Daily Reports




Essays Reveal Why Teachers Of The Year Chose To Teach

CARROLLTON, GA – A pandemic may have delayed the traditional spring reveal of who would serve as school-level Teachers of the Year in 2020-2021, but in August the announcements were made – Natalie Wiggins, Carrollton Elementary School; Tiffany Pullen, Carrollton Upper Elementary; Regina Hytower, Carrollton Junior High; and Chris Carr, Carrollton High School. The four now compete for the title of district Teacher of the Year to be announced at the Carrollton Board of Education monthly meeting Nov. 10.

In preparation for the district competition, Teachers of the Year were asked to write essays outlining their decisions to pursue this noble profession. Below are some excerpts:

NATALIE WIGGINS – Carrollton Elementary

Growing up as a military child, I was used to constant change having to move every two-to-three years. I was always having to adjust to new places and new people. In fact, one of my “interesting facts” I always share with my new students and families at the beginning of the year is that I attended 10 different schools K-12.

The one thing that remained constant, though, was that I always felt comfortable and felt like I belonged at school. School was my constant in a childhood of change. It was a sanctuary where I got to make friends, play on sports teams, and take advantage of so many opportunities to learn from many amazing educators.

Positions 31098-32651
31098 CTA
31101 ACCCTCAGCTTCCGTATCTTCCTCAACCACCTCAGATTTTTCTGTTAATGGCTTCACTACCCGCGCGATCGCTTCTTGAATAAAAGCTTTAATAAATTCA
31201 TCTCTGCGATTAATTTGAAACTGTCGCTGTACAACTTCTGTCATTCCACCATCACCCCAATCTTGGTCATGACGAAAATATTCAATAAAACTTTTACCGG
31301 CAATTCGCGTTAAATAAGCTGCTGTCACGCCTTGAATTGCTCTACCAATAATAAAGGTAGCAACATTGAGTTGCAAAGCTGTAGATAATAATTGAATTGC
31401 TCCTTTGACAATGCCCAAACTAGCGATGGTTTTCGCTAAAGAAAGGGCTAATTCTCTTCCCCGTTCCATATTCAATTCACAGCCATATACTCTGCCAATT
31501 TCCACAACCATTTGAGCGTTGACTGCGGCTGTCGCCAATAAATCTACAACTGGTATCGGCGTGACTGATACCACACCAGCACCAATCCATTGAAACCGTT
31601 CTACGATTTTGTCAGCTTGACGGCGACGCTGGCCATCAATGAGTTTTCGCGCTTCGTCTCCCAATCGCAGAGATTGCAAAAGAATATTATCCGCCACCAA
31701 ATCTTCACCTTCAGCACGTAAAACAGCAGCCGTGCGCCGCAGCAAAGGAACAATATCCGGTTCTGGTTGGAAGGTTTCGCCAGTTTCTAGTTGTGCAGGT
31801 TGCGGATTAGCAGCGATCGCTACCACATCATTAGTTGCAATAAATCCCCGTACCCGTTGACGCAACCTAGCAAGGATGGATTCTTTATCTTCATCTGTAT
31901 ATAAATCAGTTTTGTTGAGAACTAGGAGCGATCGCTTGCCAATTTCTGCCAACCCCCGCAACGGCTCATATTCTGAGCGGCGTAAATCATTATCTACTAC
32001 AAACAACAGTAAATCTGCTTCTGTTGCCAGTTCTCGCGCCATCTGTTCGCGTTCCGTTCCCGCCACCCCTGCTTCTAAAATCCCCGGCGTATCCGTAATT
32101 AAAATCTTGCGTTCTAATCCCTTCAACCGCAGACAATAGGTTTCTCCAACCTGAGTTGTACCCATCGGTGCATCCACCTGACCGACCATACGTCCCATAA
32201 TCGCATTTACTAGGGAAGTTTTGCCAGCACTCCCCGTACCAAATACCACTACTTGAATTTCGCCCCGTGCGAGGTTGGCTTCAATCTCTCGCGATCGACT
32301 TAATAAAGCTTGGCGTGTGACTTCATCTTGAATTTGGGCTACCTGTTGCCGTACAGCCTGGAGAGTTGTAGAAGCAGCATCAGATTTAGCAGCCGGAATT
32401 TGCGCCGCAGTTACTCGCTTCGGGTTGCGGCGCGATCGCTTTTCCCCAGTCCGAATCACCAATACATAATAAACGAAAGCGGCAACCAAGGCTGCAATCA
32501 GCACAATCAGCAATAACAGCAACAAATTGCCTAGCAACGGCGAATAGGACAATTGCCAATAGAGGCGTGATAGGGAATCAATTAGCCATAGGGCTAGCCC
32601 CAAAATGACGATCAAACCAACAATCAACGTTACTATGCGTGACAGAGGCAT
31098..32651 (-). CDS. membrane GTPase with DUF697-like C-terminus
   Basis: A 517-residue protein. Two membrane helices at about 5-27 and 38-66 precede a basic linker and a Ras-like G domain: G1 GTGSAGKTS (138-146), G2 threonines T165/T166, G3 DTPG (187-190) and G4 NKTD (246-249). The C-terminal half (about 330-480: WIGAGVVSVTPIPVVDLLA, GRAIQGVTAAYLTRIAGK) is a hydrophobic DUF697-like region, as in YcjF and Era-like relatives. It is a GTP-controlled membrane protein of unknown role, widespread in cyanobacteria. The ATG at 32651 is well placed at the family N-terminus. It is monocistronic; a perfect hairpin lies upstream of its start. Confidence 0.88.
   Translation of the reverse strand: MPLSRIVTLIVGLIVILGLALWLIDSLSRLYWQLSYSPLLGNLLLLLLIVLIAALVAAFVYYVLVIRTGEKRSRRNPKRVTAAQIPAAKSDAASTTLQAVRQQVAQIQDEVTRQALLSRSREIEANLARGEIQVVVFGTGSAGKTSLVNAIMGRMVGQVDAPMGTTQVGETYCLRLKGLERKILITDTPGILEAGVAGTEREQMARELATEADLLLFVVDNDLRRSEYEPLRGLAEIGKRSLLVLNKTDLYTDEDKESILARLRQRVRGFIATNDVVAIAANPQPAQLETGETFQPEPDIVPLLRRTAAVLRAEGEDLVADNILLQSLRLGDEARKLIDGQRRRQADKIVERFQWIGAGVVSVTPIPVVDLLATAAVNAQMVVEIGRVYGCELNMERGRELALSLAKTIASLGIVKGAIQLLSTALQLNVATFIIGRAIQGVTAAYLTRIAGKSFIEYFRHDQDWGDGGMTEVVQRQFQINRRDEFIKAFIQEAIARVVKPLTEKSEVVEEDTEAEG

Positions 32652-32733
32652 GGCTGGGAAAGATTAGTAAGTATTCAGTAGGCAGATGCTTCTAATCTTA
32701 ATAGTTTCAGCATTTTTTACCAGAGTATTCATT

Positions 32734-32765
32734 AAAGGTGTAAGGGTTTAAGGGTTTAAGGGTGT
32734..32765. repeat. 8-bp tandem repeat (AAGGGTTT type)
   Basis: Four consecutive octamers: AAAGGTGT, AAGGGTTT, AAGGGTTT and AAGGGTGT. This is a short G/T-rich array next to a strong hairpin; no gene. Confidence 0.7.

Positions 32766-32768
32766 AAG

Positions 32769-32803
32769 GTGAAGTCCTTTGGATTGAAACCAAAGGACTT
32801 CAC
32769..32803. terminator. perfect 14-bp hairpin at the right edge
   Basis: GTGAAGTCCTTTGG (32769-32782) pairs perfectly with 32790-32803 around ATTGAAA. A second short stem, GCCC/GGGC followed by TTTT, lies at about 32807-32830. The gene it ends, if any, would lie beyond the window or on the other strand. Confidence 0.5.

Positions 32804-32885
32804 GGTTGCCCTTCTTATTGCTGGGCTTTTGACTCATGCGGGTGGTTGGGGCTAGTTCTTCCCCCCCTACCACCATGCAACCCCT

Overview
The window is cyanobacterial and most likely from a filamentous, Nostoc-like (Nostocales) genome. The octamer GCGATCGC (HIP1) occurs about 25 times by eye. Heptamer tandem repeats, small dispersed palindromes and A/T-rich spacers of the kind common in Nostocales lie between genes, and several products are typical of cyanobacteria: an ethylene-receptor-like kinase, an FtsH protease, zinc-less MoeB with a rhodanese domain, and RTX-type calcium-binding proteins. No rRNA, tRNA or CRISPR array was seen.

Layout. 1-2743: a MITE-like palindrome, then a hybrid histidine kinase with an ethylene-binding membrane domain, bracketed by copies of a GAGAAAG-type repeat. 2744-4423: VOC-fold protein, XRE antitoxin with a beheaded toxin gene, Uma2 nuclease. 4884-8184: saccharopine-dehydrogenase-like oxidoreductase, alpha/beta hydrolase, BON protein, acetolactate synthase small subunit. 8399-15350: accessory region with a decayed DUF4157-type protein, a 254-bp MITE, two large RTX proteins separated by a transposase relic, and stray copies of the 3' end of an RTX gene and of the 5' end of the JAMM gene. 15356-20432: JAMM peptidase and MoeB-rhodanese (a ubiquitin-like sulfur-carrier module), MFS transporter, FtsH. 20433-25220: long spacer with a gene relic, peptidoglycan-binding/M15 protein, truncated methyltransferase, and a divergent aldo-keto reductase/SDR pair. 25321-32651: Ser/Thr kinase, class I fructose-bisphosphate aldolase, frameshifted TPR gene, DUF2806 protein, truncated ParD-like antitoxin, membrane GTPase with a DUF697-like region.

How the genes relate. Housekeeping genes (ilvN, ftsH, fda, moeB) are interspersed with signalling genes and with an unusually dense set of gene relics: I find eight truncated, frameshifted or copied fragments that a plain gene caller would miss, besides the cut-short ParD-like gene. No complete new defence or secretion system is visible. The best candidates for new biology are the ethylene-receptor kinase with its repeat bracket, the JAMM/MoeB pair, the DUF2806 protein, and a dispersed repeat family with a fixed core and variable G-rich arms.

My first educator plan actually was to become a physical education teacher, but there was definitely an itch and desire to be in the general education classroom. I ended up changing my major to elementary education.

Being a first grade teacher, I get a chance at an early stage in a child’s education to help instill a love of learning and a love for  school. I believe that I have helped students feel excited about school with a positive learning environment where they ALL feel welcome and want to come back each and every day. I love to build up my students’ self-esteem with reaffirming praise and compliments in my classroom. I want for them all to feel cared for and noticed. I believe that kids learn best when they feel loved.

Treating my students and families with respect and kindness has helped create better communication, engagement, and appreciation for the achievement that the students put in each day. Of course I love the incredible teaching moments where light bulbs turn on that aren’t on the wall, but some of my favorite days at school are when I get to see former students/parents and we excitedly exchange greetings. I would like to think that many incredible academic achievements have taken place in my classroom, but nothing compares to the relationships that I have formed with my students, their families, and my co-workers. This is my greatest and most lasting accomplishment that I am most proud of.